Matt Crilly, the NUS Scotland president, said the union was “deeply concerned” about the large numbers of students who are under 18 and are therefore ineligible for a vaccine and the vast majority who will likely have only received one dose.
Many university terms will start after the deadline of September 12 set by Nicola Sturgeon for all adults to have received both doses of a Covid-19 vaccine, with Edinburgh University beginning term on September 14 and Glasgow University beginning teaching on September 20.
However, many students will arrive several weeks prior to this, with new students expected to be able to enjoy a more relaxed freshers week than in 2020, usually the week prior to the beginning of teaching.
Adults are also only considered fully protected two weeks after their second dose, which could be as late as September 26.
Matt Crilly, NUS Scotland president said: "The health and safety of students and staff is of central importance and that is why NUS Scotland have been calling for the acceleration of vaccines amongst the student population as a priority, giving them as much protection as possible before the return to campus.
"We are deeply concerned that a large cohort of students are under 18 years old and not eligible for a vaccine, while most students won’t have full protection from their second dose.”
The likelihood of all adults having received two doses by September 12 is also diminishing, with just 67.8 per cent of those aged between 18 and 29 having received a first dose as of July 15.
The deadline for all adults to have been given a jag is July 18.
The concerns come as the Scottish Government published its guidance for universities ahead of a post-level zero return to campuses.
Institutions will be expected to restrict the number of students in popular lectures and to “operate in a protective way” in regards to those unvaccinated or lacking full protection from Covid-19 in university-run student accommodation.
Last year, the second wave of Covid-19 began in student halls as students took advantage of relaxed socialisation rules and poor infection prevention standards.
Alongside this, guidance also states international students will be expected to quarantine as detailed by the ‘traffic light’ travel restrictions system, with universities potentially able to host arriving international students from red list countries.
Reacting, Mr Crilly called on any quarantine fee to be waived for international students.
He said: “The new term is fast approaching and we still don't have clarity on how international students will be supported to self-isolate upon arrival. We need a serious plan that centres student safety and wellbeing.
"We also continue to call for the proposed quarantine fee to be waived for international students.”
The concerns were echoed by Michael Marra, Scottish Labour’s education spokesperson, who said students needed more than “woolly words of guidance” to feel safe arriving on campus.
Mr Marra called for full vaccinations ahead of the start of the semester.
He said: “Last year students were treated as an afterthought, with disastrous consequences, but the SNP’s light-touch approach suggests we’re on track to make the same mistakes all over again.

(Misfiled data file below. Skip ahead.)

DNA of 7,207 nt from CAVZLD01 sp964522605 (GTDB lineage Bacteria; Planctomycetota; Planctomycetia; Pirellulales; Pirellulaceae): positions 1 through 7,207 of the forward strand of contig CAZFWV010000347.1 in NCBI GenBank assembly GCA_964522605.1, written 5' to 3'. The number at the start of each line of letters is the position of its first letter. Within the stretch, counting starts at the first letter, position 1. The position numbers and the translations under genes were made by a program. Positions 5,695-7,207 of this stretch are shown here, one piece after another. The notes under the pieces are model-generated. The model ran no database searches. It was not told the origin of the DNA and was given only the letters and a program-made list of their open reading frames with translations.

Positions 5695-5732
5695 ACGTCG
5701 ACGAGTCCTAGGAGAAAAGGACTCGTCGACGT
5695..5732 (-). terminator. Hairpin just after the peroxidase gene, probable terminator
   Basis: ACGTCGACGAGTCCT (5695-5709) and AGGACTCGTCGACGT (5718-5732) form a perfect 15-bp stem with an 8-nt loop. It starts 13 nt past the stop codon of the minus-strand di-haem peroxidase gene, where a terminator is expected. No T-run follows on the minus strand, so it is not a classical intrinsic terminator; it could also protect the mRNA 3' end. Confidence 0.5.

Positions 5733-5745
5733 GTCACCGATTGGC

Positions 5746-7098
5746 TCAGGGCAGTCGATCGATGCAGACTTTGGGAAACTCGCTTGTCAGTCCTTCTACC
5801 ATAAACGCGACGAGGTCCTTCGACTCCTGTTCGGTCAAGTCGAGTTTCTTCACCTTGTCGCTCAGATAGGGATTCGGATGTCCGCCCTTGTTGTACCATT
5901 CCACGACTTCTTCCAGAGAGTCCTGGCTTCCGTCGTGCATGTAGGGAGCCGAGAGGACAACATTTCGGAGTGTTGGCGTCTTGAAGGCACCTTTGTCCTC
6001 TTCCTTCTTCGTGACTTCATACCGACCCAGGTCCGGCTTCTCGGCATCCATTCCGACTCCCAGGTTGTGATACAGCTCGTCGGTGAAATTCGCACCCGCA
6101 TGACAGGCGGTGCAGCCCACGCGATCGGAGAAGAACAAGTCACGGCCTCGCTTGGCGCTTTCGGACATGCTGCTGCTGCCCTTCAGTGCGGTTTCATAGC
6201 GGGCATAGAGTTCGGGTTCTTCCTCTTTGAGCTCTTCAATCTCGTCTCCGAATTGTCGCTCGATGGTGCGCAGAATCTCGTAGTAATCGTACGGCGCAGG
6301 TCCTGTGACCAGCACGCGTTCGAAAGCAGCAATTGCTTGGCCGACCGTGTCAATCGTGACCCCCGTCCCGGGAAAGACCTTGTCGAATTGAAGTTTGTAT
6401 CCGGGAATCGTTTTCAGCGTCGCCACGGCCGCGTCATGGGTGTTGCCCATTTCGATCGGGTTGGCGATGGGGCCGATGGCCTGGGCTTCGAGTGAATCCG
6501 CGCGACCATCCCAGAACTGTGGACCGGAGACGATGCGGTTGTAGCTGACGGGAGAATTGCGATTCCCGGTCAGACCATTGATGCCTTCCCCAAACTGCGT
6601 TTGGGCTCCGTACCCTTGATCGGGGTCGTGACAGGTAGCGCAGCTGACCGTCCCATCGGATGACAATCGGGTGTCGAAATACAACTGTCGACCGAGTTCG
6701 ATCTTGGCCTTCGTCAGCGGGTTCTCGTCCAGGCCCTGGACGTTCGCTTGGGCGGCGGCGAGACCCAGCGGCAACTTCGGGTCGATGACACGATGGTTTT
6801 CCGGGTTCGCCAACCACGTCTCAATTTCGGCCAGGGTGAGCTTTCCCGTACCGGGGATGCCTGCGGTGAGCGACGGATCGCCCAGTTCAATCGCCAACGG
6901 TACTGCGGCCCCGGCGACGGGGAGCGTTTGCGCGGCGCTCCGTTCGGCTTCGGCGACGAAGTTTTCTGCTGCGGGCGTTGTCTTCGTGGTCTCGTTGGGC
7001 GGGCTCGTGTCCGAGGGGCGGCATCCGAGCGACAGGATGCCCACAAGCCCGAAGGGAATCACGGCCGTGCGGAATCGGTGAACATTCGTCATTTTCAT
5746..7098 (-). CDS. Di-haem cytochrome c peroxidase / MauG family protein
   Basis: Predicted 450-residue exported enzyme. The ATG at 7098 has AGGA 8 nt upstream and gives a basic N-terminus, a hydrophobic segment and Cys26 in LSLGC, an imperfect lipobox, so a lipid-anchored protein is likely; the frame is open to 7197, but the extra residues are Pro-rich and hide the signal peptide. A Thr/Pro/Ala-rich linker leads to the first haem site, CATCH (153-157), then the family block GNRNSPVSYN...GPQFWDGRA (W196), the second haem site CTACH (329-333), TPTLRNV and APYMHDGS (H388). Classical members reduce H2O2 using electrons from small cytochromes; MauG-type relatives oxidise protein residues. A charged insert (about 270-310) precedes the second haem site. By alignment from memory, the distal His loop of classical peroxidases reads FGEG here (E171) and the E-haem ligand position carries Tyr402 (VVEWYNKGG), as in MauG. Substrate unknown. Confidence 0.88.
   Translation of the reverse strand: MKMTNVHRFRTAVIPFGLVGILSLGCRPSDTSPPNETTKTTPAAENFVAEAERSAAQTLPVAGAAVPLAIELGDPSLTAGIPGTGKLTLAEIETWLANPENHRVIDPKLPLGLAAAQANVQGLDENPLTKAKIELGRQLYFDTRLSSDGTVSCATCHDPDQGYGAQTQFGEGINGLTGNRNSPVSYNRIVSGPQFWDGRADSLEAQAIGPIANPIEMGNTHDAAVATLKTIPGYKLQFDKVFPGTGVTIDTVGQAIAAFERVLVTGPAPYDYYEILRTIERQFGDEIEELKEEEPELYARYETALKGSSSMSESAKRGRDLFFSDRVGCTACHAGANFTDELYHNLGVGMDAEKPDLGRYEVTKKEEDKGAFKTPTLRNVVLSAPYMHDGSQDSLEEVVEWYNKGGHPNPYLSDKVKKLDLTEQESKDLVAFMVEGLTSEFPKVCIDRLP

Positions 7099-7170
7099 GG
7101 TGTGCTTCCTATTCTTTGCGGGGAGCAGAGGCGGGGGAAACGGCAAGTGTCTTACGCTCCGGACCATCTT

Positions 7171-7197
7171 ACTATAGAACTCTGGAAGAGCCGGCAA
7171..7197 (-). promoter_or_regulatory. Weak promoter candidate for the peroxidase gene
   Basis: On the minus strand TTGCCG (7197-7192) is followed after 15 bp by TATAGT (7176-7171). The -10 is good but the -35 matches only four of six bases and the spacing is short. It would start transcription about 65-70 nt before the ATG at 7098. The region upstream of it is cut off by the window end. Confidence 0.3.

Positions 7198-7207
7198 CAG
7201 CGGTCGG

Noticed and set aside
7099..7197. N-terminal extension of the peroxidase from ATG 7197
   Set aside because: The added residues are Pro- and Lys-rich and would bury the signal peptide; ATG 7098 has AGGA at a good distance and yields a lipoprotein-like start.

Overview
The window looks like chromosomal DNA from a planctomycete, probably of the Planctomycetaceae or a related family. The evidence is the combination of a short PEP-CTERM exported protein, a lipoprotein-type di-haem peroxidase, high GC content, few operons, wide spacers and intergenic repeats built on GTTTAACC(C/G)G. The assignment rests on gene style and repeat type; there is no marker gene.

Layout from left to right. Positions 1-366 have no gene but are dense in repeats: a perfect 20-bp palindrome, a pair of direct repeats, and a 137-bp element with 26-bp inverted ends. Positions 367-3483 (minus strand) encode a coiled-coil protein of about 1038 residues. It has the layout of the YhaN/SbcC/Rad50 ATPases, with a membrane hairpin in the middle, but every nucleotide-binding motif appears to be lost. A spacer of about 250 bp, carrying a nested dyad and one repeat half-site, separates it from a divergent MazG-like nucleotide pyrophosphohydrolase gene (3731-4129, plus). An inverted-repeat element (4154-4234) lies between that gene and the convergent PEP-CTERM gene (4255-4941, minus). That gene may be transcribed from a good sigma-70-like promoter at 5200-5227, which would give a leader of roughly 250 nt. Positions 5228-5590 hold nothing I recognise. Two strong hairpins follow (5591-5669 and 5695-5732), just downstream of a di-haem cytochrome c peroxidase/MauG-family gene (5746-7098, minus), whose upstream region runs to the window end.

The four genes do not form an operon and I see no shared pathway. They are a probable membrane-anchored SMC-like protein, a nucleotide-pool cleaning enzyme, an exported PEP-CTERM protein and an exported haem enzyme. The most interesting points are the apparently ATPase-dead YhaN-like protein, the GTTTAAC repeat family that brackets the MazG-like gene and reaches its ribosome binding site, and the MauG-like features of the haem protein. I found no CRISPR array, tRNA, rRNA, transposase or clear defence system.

“From vaccination to wellbeing to international students, all the key questions remain unanswered and we are running out of time to answer them.”
A spokesperson for Universities Scotland said the guidance “reflects intensive engagement” between institutions, the government and student representatives, and echoed calls for an adequate supply of hotel quarantine options for international students.
The spokesperson said: “We’re expecting a ‘new normal’ for the new academic year. For instance we’re not envisaging the immediate resumption of large lectures.
"However, we look forward to providing the seminars and tutorials, laboratory experience and work experience that are so important to students’ progression.
“Work with the Scottish Government continues on how best to provide a supportive quarantine for international students as they arrive.
"We have been exploring whether some of this demand can be met by institutions themselves, so the connection with the institution starts immediately and takes full account of student wellbeing, but this could only ever be part of the solution.”
Scottish higher and further education minister Jamie Hepburn said: “Since the start of the pandemic universities have received £150 million of additional Scottish Government support directly related to Covid-19. We are hopeful the student experience in the autumn will look more normal, but there will still need to be measures in place to help prevent transmission. We will continue to work closely with the sector as it intensifies planning for the academic year ahead.
“We have arranged for testing to be available to students and staff on university campuses. International students arriving from red-list countries must enter managed quarantine in a hotel for ten days at their own expense while those from amber-list countries must isolate in their place of residence for ten days.
"We have been exploring with universities how student accommodation could be used in place of hotels for managed isolation.
“We have agreed with health boards and higher and further education institutions to appoint a single points of contacts in universities and colleges that will support with the delivery of the vaccination to students across Scotland. We are currently awaiting advice from the JCVI on vaccination of under-18s.”